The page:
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ASU Professor Recognized for Published Works


July 15, 2005

MESA, Ariz. — An Arizona State University professor from the Morrison School of Management and Agribusiness at the Polytechnic campus continues to be recognized as a prolific writer of journal articles.

"It's unusual for anyone to receive the amount of recognition Professor Timothy Richards has for journal articles in any field, especially agriculture," said Dean Raymond Marquardt. "He has received some of the highest recognition by agricultural associations and has become highly recognized in academia because of his articles."

It's no easy feat getting published in research journals. A peer review is conducted of each submission before it's accepted for publication. Typically, only 20 to 30 percent of the journal articles submitted is accepted annually.

Richards most recent recognition was by the Southern Agricultural Economics Association with an "Outstanding Journal Article (2003)" for his and Gareth Green's article on "Economic Hysteresis in Variety Selection," which appeared in the Journal of Agricultural and Applied Economics.

Richards' and Green's article studies the question of why people tend to stick with what appear to be losing propositions. Long-term investments, or any major decision for that matter, are made on the assumption that initial expectations of profit prove to be correct. If these expectations prove to be wrong, however, firms often keep the investment going simply because it would be too expensive to change their mind and get back into the game should their initial forecasts prove correct sometime down the road. This is economic hysteresis. Their article applies this concept to the wine grape industry.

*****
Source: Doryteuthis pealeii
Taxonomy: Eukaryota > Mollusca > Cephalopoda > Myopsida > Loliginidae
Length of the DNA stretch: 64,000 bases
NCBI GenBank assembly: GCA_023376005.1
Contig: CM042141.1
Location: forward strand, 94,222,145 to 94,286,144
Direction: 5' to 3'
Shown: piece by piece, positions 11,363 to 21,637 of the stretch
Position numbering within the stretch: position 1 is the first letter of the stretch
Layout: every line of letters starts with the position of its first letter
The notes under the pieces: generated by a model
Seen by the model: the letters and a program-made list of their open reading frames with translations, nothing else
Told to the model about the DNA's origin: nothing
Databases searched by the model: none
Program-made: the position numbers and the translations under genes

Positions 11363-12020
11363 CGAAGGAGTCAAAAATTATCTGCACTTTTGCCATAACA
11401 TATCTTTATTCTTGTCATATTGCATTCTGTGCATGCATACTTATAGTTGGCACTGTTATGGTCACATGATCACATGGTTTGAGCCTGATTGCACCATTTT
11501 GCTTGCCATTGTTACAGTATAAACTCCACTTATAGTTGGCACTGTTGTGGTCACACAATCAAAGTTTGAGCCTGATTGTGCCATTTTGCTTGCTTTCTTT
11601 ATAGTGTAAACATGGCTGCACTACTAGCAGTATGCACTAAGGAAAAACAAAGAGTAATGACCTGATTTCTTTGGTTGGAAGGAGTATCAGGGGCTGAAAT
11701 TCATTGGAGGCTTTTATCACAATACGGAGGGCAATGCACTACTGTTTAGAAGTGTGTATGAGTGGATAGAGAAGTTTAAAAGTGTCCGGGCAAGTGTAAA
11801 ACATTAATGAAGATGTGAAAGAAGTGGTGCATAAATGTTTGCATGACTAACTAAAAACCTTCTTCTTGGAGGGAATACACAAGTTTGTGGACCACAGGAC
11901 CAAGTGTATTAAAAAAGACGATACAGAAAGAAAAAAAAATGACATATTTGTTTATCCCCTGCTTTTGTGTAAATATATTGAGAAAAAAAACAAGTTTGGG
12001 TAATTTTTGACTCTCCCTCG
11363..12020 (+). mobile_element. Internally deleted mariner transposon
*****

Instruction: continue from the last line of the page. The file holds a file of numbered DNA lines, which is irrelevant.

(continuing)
Richards has been recognized six times prior for outstanding journal articles by the American Journal of Agricultural Economics, Journal of Agricultural and Resource Economics, Agricultural and Resource Economics Review, and the Canadian Journal of Agricultural Economics. He has also been recognized as the Power Distinquished Professorship in Agribusiness in 2001 by the Morrison School.

Richards is not complacent with his achievements. He submitted five articles in 2004 and four so far this year to various journals.